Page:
I am a “Young Entrepreneur” in Greater Portland. Let’s talk.


As my friend and BDN reporter Seth Koening reported in his blog earlier this month:

“NerdWallet, one in a burgeoning field of finance websites churning out shareable content these days, has released its ranking of the country’s best cities for young entrepreneurs. [They] determined the Portland-South Portland area was a healthy No. 19 in America.”

Daniel MacLeod, another friend and another BDN colleague, pointed out that I have a blog, am an entrepreneur, and have a flare for “telling it like it is” (I may have added that last part), and so he encouraged me to start sharing my experience, and those experiences in my proximity. What is it actually like to be a young entrepreneur in the Portland-South Portland area?

So basically, every week I will take a look at an issue my business faces, ruminate on that issue, and talk with other entrepreneurs in the area to get a sense of what they’re going through. And sometimes I will talk with elected officials, other times I’ll talk with academics. I want to offer as clear a sense as possible about what we go through as entrepreneurs based here, what the community goes through overall, and how this fits into the larger picture of “young entrepreneurship” here in Greater Portland. I will share the ups and downs; I will share the good, the bad, the banal, and the ugly.

And so it begins.

We should start with a little bit about me so that you can know what lens this will come from. 

I run a business based in Portland called Knack Factory. We are a content production company. This means we are video producers, photographers, and communications and marketing specialists. We differ from, say, a business that focuses strictly on videography or photography in that we have the skill sets and tools necessary to oversee productions small and large. Yes, we can shoot an event, or something small when that’s all you need, but we can also shoot a commercial, documentary, feature, or anything in between.

We are three partners, one employee, a number of contractors (folks we work with very regularly), other agencies we occasionally team with, and a pretty extended work family. Our clients are large and global (we work with companies like MasterCard and other internationally recognized brands) and small and local (restaurants and other businesses we love seeing in our back yard).

A few caveats that I’m sure will turn into larger, more thoroughly thought through posts in the future:

  • We are a small business (at present) and while young, we are not a startup. We are a service agency. Producing a ground-breaking app or scaling up super fast to sell is not in our cards in the immediate future. We tend to conflate the concept of “startup” with the term entrepreneur, which I am, but again, I run a small business and there’s definitely a difference. I will occasionally cover the “startup” space (puke noise), but not from a personal perspective. [Points of Clarification: It’s the word “space” that drives me bonkers, not “startup” by any means. Also! I am already learning new things. From my friend Jess Knox at Maine Startup and Create Week: “Not all startups are built to sell. The vast majority of companies on the inc 500 list are bootstrapped and have 40% average growth over a three year period.” So I’m wrong; we are a startup.]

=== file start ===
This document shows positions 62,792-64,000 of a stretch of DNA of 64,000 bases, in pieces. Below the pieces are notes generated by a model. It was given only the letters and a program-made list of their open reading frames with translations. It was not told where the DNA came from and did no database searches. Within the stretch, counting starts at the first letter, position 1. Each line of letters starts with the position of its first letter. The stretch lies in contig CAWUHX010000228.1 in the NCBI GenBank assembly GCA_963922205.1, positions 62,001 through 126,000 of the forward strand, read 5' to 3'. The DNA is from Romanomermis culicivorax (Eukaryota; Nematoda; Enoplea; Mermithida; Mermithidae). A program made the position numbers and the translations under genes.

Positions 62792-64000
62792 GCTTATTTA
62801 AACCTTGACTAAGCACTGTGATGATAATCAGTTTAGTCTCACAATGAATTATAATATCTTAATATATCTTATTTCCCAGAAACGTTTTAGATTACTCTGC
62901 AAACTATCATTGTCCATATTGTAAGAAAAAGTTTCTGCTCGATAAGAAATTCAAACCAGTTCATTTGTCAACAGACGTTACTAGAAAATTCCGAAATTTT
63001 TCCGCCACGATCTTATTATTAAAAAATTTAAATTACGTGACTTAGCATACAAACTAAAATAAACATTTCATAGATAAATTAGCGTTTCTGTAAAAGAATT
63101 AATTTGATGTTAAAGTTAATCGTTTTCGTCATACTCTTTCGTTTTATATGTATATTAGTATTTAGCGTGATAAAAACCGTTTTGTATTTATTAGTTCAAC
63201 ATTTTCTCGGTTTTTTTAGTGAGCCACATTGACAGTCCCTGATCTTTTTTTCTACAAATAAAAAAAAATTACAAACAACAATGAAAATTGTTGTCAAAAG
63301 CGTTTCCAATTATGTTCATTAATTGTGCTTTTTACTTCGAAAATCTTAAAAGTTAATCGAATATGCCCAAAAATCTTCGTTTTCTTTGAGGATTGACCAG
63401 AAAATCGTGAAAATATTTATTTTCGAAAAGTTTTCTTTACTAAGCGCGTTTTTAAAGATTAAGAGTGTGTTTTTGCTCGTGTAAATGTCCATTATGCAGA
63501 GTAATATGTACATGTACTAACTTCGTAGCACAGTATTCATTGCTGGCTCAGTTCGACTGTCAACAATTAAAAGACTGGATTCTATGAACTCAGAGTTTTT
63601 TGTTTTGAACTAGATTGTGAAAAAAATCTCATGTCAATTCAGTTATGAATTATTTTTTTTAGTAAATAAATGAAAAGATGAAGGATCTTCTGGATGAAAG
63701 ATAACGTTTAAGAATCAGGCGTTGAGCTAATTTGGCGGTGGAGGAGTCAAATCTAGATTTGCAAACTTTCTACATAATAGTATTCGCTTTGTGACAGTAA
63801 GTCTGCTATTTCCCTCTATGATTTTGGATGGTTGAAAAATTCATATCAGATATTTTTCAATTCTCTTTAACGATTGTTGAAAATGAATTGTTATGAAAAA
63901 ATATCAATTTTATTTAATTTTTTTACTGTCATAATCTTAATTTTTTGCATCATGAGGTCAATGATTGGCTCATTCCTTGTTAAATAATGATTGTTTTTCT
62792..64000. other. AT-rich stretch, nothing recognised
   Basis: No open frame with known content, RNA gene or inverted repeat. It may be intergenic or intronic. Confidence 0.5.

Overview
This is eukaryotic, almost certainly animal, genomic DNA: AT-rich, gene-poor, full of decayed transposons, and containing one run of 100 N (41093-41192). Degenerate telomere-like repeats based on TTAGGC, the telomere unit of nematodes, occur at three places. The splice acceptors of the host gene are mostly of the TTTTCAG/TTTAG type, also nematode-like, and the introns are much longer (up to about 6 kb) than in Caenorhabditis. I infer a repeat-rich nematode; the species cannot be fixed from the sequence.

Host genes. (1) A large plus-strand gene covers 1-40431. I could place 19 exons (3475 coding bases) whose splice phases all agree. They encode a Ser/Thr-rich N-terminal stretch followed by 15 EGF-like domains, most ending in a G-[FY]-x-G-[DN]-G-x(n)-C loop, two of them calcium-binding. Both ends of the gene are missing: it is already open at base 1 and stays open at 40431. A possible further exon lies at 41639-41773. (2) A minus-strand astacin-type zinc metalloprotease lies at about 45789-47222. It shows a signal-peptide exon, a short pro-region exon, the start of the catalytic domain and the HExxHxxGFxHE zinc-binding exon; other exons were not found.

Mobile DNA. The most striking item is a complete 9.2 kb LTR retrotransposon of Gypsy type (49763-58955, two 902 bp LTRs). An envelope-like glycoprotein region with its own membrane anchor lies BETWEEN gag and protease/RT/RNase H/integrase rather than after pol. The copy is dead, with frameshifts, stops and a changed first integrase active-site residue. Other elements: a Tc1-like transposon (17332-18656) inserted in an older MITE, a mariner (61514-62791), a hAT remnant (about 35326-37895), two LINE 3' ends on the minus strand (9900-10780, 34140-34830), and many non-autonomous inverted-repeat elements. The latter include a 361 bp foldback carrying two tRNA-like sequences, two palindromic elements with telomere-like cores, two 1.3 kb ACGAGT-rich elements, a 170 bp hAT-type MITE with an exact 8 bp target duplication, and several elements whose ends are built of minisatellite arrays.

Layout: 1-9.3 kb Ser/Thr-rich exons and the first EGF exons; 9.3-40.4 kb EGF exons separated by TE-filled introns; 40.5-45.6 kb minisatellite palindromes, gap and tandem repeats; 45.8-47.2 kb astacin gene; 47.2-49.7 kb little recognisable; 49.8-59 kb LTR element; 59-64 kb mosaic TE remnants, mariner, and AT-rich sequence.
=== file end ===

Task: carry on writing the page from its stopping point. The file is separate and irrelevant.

• Some primary objectives of starting Knack Factory was to make money and, with that money, invest it into making creative content we are interested in. Clients that pay us well don’t usually pay us to make exactly what we want to make, and so we make those things on our own. Often, that creative work brings attention back to our company. When done intentionally, this is called “content marketing.” This is something that will get a bit of attention.
  • While we didn’t receive funding—we started with “sweat equity,” as it were, I will talk a great deal about funding and money generally. We will also look into how we started, how that starting with sweat equity was possible, how other businesses financed their beginnings, and what money exists in the community.
  • We will explore relationship dynamics from all perspectives, both within the business and between the business, clients, vendors and other everybody else.
  • I am not inherently a free-marketeer and this occasionally puts me at odds with the Startup Über Alles crowd. For example, I was in favor of Congress Square Park and while I disagreed with Soul of Portland on their “scenic Portland” referendum, this was a matter of logistics and not philosophy. I feel like a lot of work needs to be done to foster existence between a vibrant culture-culture and business culture. While I have very specific ideas and feelings about this, I will talk with folks from a diversity of backgrounds and points of view.
  • I am a white man. My partners are as well. This is inherently a point of privilege that others in the community feel weird about addressing. While I know this makes other white men (and people in positions of relative privilege) uncomfortable to talk about because talking about it might lead to discussing resultant responsibilities, this is something that will be addressed here and there throughout this series. What is the role and impact of diversity and the lack thereof in our experience and the community at large? How do we advance and fall behind based on these realities? 

A long winded start, but I am really looking forward to this.

What do you think we should explore here?

Alex Steed

About Alex Steed

Alex Steed has written about and engaged in politics since he was an insufferable teenager. He has run for the Statehouse and produced a successful web series. He now runs a content firm called Knack Factory with two guys who are a lot more talented than himself.